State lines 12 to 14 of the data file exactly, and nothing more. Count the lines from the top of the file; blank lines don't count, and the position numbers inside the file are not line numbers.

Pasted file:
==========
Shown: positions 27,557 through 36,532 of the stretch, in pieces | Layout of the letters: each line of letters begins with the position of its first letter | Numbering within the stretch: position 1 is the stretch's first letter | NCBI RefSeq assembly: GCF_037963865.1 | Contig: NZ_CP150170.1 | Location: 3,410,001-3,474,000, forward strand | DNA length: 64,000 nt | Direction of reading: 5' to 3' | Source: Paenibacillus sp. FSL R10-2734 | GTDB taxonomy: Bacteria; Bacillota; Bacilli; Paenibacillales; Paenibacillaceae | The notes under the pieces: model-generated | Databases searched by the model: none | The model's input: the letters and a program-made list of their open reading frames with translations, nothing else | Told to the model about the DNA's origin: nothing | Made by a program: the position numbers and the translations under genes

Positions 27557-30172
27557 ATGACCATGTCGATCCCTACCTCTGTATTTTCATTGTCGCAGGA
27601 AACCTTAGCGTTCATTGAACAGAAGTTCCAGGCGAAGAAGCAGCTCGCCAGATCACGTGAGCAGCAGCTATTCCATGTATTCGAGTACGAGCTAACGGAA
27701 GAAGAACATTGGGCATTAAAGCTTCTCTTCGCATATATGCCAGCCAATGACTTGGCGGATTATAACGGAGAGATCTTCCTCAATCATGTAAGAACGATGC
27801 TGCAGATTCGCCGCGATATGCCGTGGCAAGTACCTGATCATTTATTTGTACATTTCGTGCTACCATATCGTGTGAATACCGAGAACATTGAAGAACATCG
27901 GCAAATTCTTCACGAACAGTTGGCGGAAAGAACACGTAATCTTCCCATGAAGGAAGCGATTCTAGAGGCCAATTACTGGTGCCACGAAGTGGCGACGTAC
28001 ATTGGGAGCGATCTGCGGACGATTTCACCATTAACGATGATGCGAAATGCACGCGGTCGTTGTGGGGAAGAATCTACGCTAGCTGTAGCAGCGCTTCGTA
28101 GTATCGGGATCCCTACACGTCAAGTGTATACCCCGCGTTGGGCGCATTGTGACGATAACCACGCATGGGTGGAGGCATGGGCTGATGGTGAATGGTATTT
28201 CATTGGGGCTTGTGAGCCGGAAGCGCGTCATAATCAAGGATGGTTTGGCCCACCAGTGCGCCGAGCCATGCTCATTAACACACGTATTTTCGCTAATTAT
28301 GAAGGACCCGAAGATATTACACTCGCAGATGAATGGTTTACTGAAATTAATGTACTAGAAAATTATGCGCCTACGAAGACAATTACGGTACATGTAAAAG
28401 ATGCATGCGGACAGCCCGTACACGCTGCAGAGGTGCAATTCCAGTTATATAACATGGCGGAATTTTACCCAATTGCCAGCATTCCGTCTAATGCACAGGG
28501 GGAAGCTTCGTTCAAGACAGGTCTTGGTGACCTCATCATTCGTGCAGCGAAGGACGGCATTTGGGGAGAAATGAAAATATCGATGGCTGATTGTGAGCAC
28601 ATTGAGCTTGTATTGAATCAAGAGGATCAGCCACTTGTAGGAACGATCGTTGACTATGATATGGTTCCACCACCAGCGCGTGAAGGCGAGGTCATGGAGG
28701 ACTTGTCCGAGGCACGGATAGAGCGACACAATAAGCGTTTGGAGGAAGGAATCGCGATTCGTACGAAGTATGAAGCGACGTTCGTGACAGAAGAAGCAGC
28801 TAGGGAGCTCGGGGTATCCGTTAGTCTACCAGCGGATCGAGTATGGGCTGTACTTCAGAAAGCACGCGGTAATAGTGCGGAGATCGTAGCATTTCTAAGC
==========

28401 ATGCATGCGGACAGCCCGTACACGCTGCAGAGGTGCAATTCCAGTTATATAACATGGCGGAATTTTACCCAATTGCCAGCATTCCGTCTAATGCACAGGG
28501 GGAAGCTTCGTTCAAGACAGGTCTTGGTGACCTCATCATTCGTGCAGCGAAGGACGGCATTTGGGGAGAAATGAAAATATCGATGGCTGATTGTGAGCAC
28601 ATTGAGCTTGTATTGAATCAAGAGGATCAGCCACTTGTAGGAACGATCGTTGACTATGATATGGTTCCACCACCAGCGCGTGAAGGCGAGGTCATGGAGG